Novel forests maintain ecosystem processes after the decline of native tree species

Authors

  • Joseph Mascaro,

    Corresponding author
    1. Department of Biological Sciences, University of Wisconsin, Milwaukee, Wisconsin 53211 USA
    • Present address: Department of Global Ecology, Carnegie Institution for Science, 260 Panama Street, Stanford, California 94305 USA. E-mail: jmascaro@stanford.edu

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  • R. Flint Hughes,

    1. Institute for Pacific Islands Forestry, USDA Forest Service, Hilo, Hawaii 96720 USA
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  • Stefan A. Schnitzer

    1. Department of Biological Sciences, University of Wisconsin, Milwaukee, Wisconsin 53211 USA
    2. Smithsonian Tropical Research Institute, Apartado 2072, Balboa, Republic of Panama
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Abstract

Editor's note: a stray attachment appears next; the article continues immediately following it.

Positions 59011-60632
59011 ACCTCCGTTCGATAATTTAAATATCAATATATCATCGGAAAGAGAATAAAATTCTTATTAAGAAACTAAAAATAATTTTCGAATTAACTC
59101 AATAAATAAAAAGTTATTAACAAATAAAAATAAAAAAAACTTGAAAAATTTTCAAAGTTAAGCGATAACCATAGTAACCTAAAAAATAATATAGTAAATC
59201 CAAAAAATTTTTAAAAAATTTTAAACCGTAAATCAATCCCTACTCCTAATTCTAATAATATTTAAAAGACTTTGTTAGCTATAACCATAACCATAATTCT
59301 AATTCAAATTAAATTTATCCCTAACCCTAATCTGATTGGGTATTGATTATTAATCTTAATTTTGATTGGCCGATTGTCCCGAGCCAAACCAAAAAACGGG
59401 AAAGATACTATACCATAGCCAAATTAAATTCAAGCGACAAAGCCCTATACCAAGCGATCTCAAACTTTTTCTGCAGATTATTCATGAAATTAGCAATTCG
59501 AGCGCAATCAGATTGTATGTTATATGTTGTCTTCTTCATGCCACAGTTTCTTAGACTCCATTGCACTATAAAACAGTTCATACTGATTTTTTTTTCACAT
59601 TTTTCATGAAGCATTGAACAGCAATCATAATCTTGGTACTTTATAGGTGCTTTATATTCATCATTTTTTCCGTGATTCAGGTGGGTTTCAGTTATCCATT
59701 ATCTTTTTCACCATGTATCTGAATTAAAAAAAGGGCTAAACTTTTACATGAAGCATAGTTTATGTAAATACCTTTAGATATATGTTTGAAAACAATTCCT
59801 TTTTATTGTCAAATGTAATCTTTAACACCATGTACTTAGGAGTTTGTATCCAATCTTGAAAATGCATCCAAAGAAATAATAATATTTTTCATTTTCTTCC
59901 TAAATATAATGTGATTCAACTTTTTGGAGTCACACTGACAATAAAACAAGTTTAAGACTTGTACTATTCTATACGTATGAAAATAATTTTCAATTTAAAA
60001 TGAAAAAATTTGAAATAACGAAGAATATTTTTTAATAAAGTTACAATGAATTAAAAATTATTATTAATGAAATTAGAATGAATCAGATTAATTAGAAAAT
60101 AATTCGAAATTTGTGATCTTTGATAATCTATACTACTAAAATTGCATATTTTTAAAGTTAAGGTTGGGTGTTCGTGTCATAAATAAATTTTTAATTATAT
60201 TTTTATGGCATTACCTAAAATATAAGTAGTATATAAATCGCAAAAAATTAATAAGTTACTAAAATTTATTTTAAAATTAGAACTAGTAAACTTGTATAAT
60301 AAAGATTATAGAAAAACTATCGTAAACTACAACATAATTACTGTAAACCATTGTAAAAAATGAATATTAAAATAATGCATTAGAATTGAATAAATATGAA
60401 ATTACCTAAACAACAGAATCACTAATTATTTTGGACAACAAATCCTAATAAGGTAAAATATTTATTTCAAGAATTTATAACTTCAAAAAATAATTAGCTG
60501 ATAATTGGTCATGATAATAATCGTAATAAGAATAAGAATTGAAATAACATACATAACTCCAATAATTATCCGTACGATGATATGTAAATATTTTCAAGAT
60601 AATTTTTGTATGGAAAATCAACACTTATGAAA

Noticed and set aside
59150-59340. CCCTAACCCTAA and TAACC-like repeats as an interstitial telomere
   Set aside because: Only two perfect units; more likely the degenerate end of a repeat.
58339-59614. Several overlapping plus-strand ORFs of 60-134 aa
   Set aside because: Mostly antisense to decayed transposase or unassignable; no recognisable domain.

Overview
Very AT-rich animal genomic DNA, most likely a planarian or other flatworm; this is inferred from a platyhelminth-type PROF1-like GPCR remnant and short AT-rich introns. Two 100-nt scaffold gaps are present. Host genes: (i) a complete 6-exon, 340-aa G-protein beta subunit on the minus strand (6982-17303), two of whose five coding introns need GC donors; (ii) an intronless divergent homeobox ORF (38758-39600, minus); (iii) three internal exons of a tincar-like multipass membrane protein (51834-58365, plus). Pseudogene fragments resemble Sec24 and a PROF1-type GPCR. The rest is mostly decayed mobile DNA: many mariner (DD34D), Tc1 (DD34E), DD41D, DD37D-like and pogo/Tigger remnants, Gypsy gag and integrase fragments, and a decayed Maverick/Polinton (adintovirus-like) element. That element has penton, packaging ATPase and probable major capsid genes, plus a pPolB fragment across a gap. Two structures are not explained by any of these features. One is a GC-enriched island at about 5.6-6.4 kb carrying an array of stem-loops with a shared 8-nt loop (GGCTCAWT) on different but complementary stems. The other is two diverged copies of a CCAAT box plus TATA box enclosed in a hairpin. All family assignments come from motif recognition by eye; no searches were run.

The positive relationship between species diversity (richness and evenness) and critical ecosystem functions, such as productivity, carbon storage, and nutrient cycling, is often used to predict the consequences of extinction. At regional scales, however, plant species richness is mostly increasing rather than decreasing because successful plant species introductions far outnumber extinctions. If these regional increases in richness lead to local increases in diversity, a reasonable prediction is that productivity, carbon storage, and nutrient cycling will increase following invasion, yet this prediction has rarely been tested empirically. We tested this prediction in novel forest communities dominated by introduced species (∼90% basal area) in lowland Hawaiian rain forests by comparing their functionality to that of native forests. We conducted our comparison along a natural gradient of increasing nitrogen availability, allowing for a more detailed examination of the role of plant functional trait differences (specifically, N2 fixation) in driving possible changes to ecosystem function. Hawaii is emblematic of regional patterns of species change; it has much higher regional plant richness than it did historically, due to >1000 plant species introductions and only ∼71 known plant extinctions, resulting in an ∼100% increase in richness. At local scales, we found that novel forests had significantly higher tree species richness and higher diversity of dominant tree species. We further found that aboveground biomass, productivity, nutrient turnover (as measured by soil-available and litter-cycled nitrogen and phosphorus), and belowground carbon storage either did not differ significantly or were significantly greater in novel relative to native forests. We found that the addition of introduced N2-fixing tree species on N-limited substrates had the strongest effect on ecosystem function, a pattern found by previous empirical tests. Our results support empirical predictions of the functional effects of diversity, but they also suggest basic ecosystem processes will continue even after dramatic losses of native species diversity if simple functional roles are provided by introduced species. Because large portions of the Earth's surface are undergoing similar transitions from native to novel ecosystems, our results are likely to be broadly applicable.

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